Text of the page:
The char type is used to represent letters (both uppercase and lowercase), digits, and other symbols. Each character is just a symbol enclosed in single quotes.

char lowerCaseLetter = 'a';
char upperCaseLetter = 'Q';
char number = '1';
char space = ' ';
char dollar = '\$';


This type can represent all characters in all languages as well as some special and computer symbols. It corresponds to the Unicode (UTF-16) format. Unicode is a computer encoding methodology that assigns a unique number for every character. It doesn’t matter what language, or computer platform it’s on. This is important in a global, networked world, and for computer systems that must accommodate multiple languages and special characters. Unicode truly unifies all of these into a single standard.

Initializing characters with codes

A character can be also created using its hexadecimal code in the Unicode table. The code starts with \u.

char ch = '\u0040'; // it represents '@'
System.out.println(ch); // @


Although we use a sequence of characters to represent such code, the code represents exactly one character.

As an example, Latin capital letters have hexadecimal codes from '\u0041' to '\u005A', and Latin small letters have codes from '\u0061' to '\u007A'.

The char type has a minimum value encoded as '\u0000' and the maximum value encoded as '\uffff'.

It is also possible to initialize a char with a positive integer number.

char ch = 64;
System.out.println(ch); // @


The number 64 just corresponds to the Unicode hexadecimal code '\u0040'.

Any char variable may be considered as an unsigned integer value in the range from 0 to 65535.

Retrieving subsequent characters

There are two operators for adding (+) and subtracting (-) integer numbers in order to get the next and previous character according to the Unicode order.

char ch = 'b';
ch += 1; // 'c'
ch -= 2; // 'a'


It is also possible to add or subtract two characters.

char ch = 'b';
ch += 'a';
ch -= 'b';
System.out.println(ch); // prints 'a' without quotes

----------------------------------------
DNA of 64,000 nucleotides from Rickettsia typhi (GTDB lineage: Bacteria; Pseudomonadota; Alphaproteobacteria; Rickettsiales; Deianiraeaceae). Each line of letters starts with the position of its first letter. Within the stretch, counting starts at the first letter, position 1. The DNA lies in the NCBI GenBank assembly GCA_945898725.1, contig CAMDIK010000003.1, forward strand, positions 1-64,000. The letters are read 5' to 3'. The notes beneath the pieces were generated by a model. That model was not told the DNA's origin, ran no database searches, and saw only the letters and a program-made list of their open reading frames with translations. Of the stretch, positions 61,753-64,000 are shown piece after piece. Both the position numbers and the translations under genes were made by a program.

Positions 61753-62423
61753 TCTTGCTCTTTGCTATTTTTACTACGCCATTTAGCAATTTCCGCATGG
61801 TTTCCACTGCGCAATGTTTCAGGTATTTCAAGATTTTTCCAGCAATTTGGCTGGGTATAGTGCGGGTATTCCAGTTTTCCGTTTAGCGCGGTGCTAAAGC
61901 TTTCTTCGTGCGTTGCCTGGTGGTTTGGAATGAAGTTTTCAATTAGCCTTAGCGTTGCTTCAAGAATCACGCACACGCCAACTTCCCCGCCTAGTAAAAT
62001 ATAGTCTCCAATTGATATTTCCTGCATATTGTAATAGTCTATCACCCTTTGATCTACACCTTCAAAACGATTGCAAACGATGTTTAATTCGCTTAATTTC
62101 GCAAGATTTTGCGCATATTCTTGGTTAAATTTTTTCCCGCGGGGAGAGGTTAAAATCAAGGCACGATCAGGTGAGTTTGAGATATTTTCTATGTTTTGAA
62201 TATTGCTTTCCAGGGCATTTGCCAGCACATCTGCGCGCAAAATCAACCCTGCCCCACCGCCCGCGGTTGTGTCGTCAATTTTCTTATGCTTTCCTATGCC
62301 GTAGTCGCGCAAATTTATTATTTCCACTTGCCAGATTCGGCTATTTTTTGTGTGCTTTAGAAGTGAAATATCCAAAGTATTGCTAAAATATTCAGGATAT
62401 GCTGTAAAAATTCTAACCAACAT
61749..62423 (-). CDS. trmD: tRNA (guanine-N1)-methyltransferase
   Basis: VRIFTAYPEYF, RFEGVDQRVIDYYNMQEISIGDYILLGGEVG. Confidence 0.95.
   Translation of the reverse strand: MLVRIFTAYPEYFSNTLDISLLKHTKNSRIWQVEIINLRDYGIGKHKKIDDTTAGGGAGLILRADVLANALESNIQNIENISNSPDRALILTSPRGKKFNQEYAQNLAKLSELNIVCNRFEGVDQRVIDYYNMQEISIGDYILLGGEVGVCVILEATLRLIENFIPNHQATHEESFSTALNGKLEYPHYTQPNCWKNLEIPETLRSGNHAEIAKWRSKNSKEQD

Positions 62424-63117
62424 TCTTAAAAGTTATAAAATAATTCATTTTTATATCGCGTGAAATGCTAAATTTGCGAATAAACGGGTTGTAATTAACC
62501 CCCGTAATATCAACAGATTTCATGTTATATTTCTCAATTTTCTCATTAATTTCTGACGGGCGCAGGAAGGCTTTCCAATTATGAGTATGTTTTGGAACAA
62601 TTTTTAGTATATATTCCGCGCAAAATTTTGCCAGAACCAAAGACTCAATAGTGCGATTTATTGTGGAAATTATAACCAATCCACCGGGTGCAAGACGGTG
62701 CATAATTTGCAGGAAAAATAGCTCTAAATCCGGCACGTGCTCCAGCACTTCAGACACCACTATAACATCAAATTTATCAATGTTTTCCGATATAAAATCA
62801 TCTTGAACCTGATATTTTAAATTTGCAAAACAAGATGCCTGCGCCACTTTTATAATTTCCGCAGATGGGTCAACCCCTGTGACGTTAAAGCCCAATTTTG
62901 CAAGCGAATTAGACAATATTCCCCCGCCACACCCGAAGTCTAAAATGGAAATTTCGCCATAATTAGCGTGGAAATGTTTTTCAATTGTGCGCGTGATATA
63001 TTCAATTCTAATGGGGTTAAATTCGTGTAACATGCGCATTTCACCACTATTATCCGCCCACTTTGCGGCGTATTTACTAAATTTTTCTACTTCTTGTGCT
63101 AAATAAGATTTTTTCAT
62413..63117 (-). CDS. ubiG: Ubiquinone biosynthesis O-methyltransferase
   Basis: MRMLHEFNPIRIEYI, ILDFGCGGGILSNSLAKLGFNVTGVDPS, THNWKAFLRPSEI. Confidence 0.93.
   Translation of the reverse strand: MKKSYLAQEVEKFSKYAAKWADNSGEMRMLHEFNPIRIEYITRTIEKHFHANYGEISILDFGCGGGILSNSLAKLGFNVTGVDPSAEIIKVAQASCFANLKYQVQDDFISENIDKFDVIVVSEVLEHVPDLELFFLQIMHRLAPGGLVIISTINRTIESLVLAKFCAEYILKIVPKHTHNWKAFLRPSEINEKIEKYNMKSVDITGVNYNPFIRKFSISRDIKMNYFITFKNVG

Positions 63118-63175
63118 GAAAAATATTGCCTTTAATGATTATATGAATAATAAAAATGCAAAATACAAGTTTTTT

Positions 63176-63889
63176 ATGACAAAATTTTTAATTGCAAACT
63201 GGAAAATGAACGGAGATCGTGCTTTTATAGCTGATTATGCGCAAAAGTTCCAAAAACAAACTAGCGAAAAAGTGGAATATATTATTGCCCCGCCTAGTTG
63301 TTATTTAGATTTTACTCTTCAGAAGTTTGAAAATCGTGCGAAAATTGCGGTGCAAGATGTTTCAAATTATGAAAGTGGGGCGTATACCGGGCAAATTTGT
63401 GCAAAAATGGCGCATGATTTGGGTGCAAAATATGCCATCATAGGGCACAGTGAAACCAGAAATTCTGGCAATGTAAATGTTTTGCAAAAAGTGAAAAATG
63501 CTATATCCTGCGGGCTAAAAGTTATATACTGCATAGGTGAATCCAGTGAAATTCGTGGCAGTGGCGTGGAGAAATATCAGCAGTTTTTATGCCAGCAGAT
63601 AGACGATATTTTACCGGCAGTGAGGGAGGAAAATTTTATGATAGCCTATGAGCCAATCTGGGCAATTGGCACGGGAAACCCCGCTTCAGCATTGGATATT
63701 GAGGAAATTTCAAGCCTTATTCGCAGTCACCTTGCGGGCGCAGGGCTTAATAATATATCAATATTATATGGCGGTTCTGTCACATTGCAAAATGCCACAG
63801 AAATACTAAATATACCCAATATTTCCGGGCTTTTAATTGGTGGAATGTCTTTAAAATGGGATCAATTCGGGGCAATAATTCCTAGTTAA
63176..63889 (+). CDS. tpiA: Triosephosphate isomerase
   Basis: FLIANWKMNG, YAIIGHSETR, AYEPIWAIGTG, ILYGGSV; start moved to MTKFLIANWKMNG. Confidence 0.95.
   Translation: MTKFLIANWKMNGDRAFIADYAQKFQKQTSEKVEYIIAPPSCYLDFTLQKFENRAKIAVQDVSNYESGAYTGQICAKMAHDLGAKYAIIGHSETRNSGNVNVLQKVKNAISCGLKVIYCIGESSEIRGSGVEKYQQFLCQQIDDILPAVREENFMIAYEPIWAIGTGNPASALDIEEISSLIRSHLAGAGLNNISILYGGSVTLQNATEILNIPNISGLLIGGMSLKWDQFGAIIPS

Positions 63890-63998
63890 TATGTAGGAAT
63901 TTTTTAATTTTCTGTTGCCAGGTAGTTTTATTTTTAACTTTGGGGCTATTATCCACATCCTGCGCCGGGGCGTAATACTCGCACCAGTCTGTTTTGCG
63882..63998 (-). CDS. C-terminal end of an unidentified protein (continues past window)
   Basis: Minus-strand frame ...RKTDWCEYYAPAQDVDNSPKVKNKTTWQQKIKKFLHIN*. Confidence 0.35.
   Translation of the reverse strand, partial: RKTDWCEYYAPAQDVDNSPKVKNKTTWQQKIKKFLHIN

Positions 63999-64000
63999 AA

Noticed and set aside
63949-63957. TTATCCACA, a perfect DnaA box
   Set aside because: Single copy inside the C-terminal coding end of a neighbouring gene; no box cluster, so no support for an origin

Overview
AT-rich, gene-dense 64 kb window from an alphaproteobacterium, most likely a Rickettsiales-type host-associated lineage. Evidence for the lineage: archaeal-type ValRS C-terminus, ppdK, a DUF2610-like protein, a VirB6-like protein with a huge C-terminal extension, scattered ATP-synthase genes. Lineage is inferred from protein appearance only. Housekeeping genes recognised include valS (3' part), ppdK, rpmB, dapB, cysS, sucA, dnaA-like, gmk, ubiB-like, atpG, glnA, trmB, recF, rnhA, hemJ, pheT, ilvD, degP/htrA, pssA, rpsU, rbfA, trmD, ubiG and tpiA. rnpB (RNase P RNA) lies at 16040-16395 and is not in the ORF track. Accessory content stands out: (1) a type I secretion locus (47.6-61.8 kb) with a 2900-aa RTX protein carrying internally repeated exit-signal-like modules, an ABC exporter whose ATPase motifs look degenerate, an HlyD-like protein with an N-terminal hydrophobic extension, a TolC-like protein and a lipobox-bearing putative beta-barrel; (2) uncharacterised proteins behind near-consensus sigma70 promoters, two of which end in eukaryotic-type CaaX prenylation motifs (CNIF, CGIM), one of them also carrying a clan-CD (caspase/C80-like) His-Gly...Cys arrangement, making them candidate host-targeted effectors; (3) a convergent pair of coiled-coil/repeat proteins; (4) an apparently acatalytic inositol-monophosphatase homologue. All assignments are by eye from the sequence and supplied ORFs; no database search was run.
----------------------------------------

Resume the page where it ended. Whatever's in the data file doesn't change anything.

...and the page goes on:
Actually, these operations manipulate with codes of characters, 'b' has the next code after 'a'.

It is possible to use increment (++) and decrement (--) operators in prefix and postfix forms.

char ch = 'A';
ch += 10;
System.out.println(ch);   // 'K'
System.out.println(++ch); // 'L'
System.out.println(++ch); // 'M'
System.out.println(--ch); // 'L'


Escape sequences

There are some special characters starting with backslash \ which are known as the escape or control sequences. They do not have corresponding symbols and cannot be found on a keyboard. To represent such characters we use a pair of regular symbols. In a program, this pair will be considered as exactly one character with the appropriate code.

• '\n' is the newline character;
• '\t' is the tab character;
• '\r' is the carriage return character;
• '\\' is the backslash character itself;
• '\'' is the single quote mark;
• '\"' is the double quote mark.

Here are several examples:

System.out.print('\t'); // makes a tab
System.out.print('a');  // prints 'a'
System.out.print('\n'); // goes to the new line
System.out.print('c');  // prints 'c'


This code prints:

  a
c


There is also a character to represent a single space ' '. It is just a regular character, not an escape sequence.